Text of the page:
Gloria Larkin

In November, the Small Business Administration’s (SBA) final rule (85 Fed. Reg. 66146) took effect to eliminate a separate 8(a) Mentor Protégé Program in favor of consolidating it in the All-Small Mentor-Protégé Program (ASMPP.)

The intent is to satisfy the Executive Order 13771 issued in 2017, “Reducing Regulation and Controlling Regulatory Costs.”

In response to President Trump’s directive to simplify regulations, the SBA initiated a review of its regulations to determine which might be revised or eliminated.

In 2019, SBA published in the Federal Register a comprehensive proposal to merge the 8(a) Business Development (BD) Mentor-Protégé Program and the All-Small Mentor-Protégé Program to eliminate confusion and remove unnecessary duplication of functions within SBA.

As is normal practice, the SBA invited public comments to the proposed rules, allowing a 91-day period ending Feb. 7, 2020, to make such comments. The resulting final rule incorporated a series of changes to the original 8(a) mentor-protégé program, originally established in 1998.

In addition to merging the 8(a) mentor-protégé program with the ASMPP, the rule incorporated changes to eliminate the reconsideration process for declined mentor-protégé agreements. It does not limit the size of mentor firms and does allow any business entity to act as a mentor, regardless of size, as long as that entity demonstrates both commitment and ability to assist small business concerns.

It does require a protégé to provide “honest assessments” of its mentor’s performance to SBA during each annual review, allows a protégé to request SBA to intervene with an underperforming mentor on the protégé’s behalf, and allows SBA to terminate the mentor-protégé relationship or replace the underperforming mentor with a new mentor if the mentor does not overcome the protégé’s allegations of poor performance.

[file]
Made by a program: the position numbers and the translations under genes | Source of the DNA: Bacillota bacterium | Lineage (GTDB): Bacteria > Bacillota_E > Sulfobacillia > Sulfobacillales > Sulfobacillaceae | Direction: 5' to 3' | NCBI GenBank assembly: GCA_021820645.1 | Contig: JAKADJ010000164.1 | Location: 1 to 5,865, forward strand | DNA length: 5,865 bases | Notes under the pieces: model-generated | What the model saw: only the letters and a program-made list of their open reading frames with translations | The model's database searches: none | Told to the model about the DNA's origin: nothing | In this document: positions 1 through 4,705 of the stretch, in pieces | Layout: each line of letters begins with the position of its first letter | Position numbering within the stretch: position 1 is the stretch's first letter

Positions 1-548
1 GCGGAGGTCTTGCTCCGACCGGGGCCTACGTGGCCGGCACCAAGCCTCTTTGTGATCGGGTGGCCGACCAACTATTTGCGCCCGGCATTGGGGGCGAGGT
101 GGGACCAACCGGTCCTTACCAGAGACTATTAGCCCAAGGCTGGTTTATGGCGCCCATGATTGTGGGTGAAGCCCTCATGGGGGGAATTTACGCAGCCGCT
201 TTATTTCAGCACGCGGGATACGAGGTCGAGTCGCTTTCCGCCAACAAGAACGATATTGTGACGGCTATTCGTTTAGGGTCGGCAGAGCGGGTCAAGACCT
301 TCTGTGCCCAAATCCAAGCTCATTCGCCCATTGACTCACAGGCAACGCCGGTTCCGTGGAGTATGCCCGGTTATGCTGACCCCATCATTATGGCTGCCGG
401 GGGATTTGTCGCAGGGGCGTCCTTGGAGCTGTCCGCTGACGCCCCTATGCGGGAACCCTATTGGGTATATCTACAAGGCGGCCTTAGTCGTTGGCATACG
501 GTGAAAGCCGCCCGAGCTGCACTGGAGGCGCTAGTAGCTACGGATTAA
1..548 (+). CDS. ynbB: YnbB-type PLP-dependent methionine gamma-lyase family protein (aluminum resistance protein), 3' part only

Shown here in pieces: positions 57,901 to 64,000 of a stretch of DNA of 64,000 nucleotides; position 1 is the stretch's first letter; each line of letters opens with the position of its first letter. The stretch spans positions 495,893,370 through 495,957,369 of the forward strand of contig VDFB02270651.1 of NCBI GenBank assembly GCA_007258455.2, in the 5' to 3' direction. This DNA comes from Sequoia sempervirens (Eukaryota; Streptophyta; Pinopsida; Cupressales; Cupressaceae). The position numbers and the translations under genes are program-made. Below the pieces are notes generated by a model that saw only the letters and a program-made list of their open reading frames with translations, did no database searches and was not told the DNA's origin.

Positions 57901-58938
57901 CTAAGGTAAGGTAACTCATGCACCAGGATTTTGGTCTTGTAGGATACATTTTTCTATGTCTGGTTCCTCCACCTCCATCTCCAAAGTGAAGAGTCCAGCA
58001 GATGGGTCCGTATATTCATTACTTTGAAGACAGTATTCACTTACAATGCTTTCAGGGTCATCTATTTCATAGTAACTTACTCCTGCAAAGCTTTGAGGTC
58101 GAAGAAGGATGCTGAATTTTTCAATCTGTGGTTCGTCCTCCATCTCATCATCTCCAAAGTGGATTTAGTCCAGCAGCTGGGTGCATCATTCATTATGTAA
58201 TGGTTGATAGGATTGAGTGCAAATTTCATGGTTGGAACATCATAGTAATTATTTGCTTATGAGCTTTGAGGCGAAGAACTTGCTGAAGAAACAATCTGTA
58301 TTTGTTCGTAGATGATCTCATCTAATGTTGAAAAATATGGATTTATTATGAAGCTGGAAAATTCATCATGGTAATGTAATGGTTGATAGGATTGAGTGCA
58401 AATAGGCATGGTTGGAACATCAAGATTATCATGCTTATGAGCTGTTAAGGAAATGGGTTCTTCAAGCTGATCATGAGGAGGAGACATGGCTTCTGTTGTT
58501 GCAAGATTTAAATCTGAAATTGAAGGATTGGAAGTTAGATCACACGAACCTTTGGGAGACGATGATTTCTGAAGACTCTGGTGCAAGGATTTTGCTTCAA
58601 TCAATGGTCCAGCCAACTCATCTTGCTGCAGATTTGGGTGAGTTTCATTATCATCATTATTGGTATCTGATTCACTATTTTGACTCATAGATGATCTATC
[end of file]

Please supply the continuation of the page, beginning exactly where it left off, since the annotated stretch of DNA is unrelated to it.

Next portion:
The new rule further provides that while a mentor cannot generally have more than three protégés at one time, “the first two mentor-protégé relationships approved by SBA between a specific mentor and a small business that has its principal office in Puerto Rico do not count against the limit of three protégés that a mentor can have at one time.”

Other changes to the 8(a) Program involve immediate family member eligibility where instead of requiring no connections at all for immediate family members to be eligible to apply to the 8(a) Program, immediate family member restriction apply in instances where there is common ownership or management, regardless of amount or position, or where the companies share facilities or have a contractual relationship that was not conducted at arm’s length.

Family members applying to the 8(a) Program in the same primary NAICS code are now allowed to have gained the required management or technical experience in that primary NAICS code by working for an immediate family member’s current or former 8(a) Participant and removes the presumption against granting an application when the NAICS codes are the same for the new applicant and the family member.

And it clarifies that SBA will continue to determine whether ownership, management, and facilities remain separate as part of the 8(a) annual review and that SBA would not initiate

termination proceedings if the firms enter into fair market value contracts after the second firm is admitted to the 8(a) Program.

The new SBA rule addresses other significant changes regarding multiple-award contracts, joint-ventures, technical issues in the 8(a) Program and other contracting issues. Complete details can be found here:

Gloria Larkin is president and CEO of TargetGov and a national expert in business development in the government markets. Email [email protected].